Last month the ABM book club read Midnight in the Garden of Good and Evil. Did you read it? Did you watch the movie version? Both? As some of you may know Joy The Baker is moderating for us this month. Take it away, Joy:
Moving from the land of Pilates, kale, and beach vibes to the Deep South was all kinds of shocking. The Deep South is an amazing place to visit. History oozes from nearly every building in places like New Orleans, Louisiana and Savannah, Georgia. Every building has a story to tell, every street is full of character, and every local you meet is more than willing to share that story… and maybe even embellish just a bit. There’s a mixture of pride, history, and downright salacious stories to tell. The South really is a world of its own.
As a visitor to the South, I heard the stories and saw the buildings, but actually living in the South (in the oldest part of New Orleans) has taught me that I know so little. I’ve barely scratched the surface of what the South is, the people that make it up, and the real, nitty-gritty history that makes it up.
Enter: Midnight in the Garden of Good and Evil by John Berendt. The quintessential Southern Gothic novel. Berendt weaves a tale of murder, mystery, and the strangest Southern characters you can imagine. The story revolves around the 1981 murder of Danny Hansford, the sometimes assistant, handyman, and lover of Jim Williams, an internationally recognized antiques dealer. Was it self-defense or was it murder? More importantly, how much wealth and influence does it take to get yourself out of a murder conviction in Savannah, Georgia.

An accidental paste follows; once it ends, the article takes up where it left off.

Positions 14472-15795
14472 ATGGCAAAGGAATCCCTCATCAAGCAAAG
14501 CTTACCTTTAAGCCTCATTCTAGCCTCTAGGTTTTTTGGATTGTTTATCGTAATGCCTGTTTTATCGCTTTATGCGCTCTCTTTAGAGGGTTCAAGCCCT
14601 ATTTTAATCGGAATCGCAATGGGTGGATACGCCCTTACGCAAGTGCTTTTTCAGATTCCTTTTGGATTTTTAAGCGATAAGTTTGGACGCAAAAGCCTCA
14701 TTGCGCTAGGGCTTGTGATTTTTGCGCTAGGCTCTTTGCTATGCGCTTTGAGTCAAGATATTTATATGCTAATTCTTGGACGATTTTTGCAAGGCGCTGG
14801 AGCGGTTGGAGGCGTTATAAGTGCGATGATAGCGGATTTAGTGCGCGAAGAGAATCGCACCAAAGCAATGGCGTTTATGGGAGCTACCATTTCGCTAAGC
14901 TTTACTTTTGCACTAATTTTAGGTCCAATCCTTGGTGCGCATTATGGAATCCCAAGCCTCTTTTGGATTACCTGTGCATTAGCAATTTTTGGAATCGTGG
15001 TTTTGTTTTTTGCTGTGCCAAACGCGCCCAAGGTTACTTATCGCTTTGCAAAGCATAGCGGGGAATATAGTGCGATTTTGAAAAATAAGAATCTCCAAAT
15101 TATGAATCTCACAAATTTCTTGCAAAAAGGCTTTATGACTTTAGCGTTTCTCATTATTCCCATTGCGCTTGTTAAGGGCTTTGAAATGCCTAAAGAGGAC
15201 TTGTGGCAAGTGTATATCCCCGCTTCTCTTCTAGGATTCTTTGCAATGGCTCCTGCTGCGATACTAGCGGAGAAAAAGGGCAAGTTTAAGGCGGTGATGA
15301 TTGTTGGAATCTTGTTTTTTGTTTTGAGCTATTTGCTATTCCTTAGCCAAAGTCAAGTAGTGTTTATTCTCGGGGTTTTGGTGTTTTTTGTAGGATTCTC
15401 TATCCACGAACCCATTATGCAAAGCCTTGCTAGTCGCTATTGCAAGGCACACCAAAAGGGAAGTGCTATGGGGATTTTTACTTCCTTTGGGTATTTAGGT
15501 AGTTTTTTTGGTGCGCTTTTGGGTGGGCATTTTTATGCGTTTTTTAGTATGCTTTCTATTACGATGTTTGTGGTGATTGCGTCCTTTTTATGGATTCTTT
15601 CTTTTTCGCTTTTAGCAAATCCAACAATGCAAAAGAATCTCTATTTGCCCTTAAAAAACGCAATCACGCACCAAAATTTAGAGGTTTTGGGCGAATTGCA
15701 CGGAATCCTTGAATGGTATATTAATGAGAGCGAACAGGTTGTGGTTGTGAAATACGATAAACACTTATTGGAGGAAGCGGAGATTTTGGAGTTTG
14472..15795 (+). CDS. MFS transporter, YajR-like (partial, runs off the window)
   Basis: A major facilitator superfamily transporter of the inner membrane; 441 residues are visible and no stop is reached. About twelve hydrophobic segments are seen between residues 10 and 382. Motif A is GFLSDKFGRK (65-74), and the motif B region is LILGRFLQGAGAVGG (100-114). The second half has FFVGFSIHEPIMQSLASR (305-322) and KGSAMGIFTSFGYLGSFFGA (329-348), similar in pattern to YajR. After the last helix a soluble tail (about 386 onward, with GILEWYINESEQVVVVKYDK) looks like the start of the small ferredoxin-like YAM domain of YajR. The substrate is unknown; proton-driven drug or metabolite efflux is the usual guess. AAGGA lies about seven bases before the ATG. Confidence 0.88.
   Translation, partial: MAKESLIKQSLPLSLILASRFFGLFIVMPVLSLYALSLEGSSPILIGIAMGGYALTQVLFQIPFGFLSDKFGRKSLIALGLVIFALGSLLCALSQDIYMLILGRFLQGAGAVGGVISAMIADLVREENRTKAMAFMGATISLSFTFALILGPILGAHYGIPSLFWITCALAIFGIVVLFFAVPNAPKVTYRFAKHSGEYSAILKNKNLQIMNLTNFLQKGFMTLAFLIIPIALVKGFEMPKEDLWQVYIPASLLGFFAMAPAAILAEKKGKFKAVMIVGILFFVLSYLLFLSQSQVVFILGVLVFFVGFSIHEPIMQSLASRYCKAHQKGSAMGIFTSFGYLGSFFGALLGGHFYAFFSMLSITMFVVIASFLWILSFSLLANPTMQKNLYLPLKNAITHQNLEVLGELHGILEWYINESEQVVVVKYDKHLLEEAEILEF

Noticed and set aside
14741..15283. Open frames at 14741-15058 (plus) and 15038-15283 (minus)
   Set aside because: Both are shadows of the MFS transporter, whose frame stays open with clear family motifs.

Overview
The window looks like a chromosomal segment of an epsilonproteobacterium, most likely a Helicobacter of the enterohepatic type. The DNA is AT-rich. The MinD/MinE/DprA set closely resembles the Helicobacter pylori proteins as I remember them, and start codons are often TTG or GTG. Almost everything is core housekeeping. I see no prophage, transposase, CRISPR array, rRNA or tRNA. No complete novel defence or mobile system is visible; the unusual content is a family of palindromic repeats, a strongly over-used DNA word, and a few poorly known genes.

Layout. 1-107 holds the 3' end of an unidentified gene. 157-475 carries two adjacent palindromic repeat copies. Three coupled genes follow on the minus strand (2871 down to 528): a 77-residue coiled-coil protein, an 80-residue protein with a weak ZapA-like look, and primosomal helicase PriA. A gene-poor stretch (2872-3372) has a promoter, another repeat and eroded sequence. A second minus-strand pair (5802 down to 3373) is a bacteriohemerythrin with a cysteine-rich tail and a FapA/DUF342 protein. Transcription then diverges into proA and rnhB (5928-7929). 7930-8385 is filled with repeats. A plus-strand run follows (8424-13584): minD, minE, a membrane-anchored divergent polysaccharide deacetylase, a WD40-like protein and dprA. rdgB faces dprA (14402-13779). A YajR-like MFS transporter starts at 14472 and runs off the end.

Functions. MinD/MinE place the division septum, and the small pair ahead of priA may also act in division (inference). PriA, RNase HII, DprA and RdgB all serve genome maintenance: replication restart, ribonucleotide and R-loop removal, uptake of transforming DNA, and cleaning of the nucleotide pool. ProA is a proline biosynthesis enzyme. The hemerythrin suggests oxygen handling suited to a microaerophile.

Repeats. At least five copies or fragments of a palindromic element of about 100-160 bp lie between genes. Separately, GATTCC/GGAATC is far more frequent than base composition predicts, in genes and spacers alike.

Midnight in the Garden of Good and Evil is a true crime novel at its roots, but really, it’s a story about Savannah and the characters that give pulse to that city. There’s Emma Kelly the extravagant singer, Lady Chablis the 100% outrageous drag queen, Joe Odom the questionable though very charming musician, and perhaps my favorite, Luther Driggers, the man who has enough poison to kill the entire city of Savannah. All of these characters weave through the city and the story, making it a truly Southern tale.
So now, the questions remain:
– Did Jim kill Danny? And while we’re talking about Jim, is he a sympathetic character at all? Is he funny and charming, or more deceiving and dark?
– Do we have a sense for what is good and what is evil in Savannah? My eyebrows are raised, and I’m not sure what’s what.
– Do you wonder how much Minerva really knows?
– This story makes Savannah seem like such an insular and closed city. Could this story have taken place anywhere else?
– Lastly, how much do you wish that Luther Driggers' glow-in-the-dark goldfish worked? Such a good idea!
Thank you so much for reading along with me! I hope you got a big deep breath of the South. Let’s talk about the book together! -Joy